Like the rhythms of our daily routines and like the flowing confluence of the seasons from winter into spring into summer into autumn into winter again, the Church has a cadence in its life and activities. There is the steady beat of Sunday-to-Sunday worship. There is also the annual punctuation of our congregational rhythms by the events of the liturgical calendar, which, in more ways than we ever know, affect nearly all churches in Protestantism and Catholicism worldwide.
Christmas, of course, is one of the highlights of every year’s happenings, a bright shining star among the constellations of spiritual meaning.
Easter, too, beams like the sun at the center of the churchly “solar system.” All events on the Christian journey pulse their way toward the culmination of Resurrection Sunday.
In between and after, other less famous yet no less significant “high holy days” occur: Epiphany, Eastertide, Pentecost, and the long, green extension of “Ordinary Time.”
To begin it all, at the beginning of the Church year, is Advent, the stint of time spanning the four Sundays prior to Christmas. This is a time of anticipating, of watching, of gestation, of waiting. “The hopes and fears of all the years,” as the sacred carol “O Little Town of Bethlehem” describes them, move with great purpose through this brief season of expectation.
To put it simply, in Advent we wait. This is true in so many ways at this time of year – religiously, socially, and commercially.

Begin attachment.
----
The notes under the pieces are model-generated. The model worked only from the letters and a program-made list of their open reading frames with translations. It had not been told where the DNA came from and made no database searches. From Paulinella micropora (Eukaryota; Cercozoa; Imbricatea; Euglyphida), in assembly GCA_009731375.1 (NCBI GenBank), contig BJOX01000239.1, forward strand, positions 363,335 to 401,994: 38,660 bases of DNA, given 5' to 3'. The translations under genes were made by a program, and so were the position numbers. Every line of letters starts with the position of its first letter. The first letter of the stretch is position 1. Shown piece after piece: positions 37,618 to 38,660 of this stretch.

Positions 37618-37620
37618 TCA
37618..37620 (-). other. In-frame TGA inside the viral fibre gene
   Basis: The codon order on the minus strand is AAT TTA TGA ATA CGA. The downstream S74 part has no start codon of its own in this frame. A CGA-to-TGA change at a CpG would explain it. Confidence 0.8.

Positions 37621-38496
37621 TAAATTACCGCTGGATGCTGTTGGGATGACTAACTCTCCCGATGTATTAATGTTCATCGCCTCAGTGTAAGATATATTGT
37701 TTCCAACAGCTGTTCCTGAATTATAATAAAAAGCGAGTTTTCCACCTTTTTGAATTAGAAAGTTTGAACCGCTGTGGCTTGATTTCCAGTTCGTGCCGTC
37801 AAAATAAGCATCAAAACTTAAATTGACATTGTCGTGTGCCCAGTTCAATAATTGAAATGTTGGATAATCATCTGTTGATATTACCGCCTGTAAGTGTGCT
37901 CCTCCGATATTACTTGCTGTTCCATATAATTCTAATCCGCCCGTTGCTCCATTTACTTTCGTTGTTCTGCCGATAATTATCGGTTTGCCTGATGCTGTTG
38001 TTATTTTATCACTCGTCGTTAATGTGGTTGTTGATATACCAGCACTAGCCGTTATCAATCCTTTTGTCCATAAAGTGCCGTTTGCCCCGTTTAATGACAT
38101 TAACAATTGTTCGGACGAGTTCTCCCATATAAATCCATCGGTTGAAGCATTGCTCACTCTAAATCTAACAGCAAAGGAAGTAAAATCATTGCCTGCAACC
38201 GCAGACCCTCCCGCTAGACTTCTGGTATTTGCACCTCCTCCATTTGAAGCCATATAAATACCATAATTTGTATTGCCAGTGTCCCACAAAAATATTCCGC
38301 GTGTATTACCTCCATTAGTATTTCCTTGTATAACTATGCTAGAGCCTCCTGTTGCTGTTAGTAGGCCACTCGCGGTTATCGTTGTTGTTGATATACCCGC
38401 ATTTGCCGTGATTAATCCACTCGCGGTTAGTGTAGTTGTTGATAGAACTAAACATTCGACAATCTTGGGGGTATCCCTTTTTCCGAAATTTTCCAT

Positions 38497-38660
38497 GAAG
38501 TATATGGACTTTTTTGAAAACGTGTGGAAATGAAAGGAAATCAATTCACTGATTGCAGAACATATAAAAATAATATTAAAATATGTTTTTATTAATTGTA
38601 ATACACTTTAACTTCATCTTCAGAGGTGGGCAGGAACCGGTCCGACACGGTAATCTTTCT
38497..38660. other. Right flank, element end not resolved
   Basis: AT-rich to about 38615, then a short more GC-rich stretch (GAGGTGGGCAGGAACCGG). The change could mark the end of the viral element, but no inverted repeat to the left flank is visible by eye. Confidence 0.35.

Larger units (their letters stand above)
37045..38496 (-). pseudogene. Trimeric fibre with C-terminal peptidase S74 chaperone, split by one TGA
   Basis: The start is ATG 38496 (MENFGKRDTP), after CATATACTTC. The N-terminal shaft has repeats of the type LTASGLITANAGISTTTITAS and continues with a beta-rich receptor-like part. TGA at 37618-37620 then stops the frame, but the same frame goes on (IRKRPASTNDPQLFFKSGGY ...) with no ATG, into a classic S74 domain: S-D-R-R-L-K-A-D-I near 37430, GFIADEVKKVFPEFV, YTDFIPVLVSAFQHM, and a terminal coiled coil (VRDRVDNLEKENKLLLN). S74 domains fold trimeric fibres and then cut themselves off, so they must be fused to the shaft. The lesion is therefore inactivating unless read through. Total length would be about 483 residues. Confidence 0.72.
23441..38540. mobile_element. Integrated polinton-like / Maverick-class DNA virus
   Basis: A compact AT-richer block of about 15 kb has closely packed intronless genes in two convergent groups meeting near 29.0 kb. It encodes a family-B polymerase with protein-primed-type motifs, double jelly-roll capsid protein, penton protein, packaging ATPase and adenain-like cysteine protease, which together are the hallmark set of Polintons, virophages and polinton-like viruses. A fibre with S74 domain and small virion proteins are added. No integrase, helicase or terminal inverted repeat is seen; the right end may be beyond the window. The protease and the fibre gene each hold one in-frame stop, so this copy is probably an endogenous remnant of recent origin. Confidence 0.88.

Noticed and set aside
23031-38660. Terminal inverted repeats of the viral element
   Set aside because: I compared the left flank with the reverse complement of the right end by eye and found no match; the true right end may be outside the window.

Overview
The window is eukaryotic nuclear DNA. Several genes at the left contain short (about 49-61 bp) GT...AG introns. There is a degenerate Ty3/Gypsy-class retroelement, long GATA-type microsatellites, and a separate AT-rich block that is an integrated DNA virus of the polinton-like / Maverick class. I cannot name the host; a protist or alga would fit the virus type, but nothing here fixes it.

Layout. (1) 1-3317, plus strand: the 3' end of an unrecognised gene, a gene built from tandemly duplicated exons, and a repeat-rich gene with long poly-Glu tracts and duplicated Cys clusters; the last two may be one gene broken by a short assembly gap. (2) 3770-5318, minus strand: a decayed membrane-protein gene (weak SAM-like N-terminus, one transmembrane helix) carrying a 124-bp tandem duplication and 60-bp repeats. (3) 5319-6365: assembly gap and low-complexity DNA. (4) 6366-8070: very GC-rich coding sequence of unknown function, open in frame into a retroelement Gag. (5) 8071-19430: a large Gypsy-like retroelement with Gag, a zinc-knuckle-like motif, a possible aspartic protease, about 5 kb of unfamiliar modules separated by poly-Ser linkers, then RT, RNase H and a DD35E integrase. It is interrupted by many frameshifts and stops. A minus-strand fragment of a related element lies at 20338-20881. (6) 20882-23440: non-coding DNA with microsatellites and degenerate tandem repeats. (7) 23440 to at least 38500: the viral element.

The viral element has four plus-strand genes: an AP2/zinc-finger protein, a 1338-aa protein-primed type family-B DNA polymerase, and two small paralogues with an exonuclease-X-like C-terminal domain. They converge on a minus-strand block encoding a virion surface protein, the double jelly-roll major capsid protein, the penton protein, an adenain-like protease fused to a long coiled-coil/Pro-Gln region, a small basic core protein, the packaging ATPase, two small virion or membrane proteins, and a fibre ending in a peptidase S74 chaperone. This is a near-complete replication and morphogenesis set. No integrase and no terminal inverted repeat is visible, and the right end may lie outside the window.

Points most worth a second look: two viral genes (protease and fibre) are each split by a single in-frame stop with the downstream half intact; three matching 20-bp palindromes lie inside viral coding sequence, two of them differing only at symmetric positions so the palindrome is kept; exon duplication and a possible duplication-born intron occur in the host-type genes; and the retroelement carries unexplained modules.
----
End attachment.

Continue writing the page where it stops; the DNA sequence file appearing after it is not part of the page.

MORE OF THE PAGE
We wait as days grow shorter and as night-time brightens with a carnival of illuminations. We wait like children on tiptoe reaching toward the first day of first grade, and we wait like a bride and groom getting ready for their nuptial blessings, a mixture of giddiness, glory and high anxiety. We wait for the arrival of beloved relations, and we wait for their eventual departure.
What are we waiting for in Advent? An untold number of things for every person, every family, every neighborhood, every country, every continent.
We’re waiting for hopes (and hopes fulfilled) to be resident in every person’s heart.
And we’re waiting for peace to be ultimately real in Jerusalem and Johannesburg, in Ireland and Iraq, in Beijing and Boston, in every other place where human beings have staked a claim for freedom, reconciliation and justice.
And we’re waiting for joy not only to glimmer but to glow with a fervent fire in the eyes of grandparents and grandchildren. And we’re waiting for such joy to be found especially among those, who, heretofore, have not found life very en-joy-able.
And we’re waiting for love to be spoken in the lips and heard in the ears and held in the hearts of everyone, regardless of their worthiness, maybe even because of the fact of their unworthiness.
And we’re waiting for God’s presence to be equally real, really real, in our very midst – at the checkout line at the grocery store and the check-in counter at the airport, at the library and at the hardware store, at the car dealership and at school, in elevators and in restaurants, at the breaking of dawn and at the denouement of each day’s ending, among friends and in the midst of enemies, in the good strong times of our great achievements and in the private despairs of our most profound defeats.
So we are waiting. I welcome the annual arrival of the Advent season, as we “wait our way toward Christmas” with purpose and gladness
– Bob Hill
© 2016, Robert Lee Hill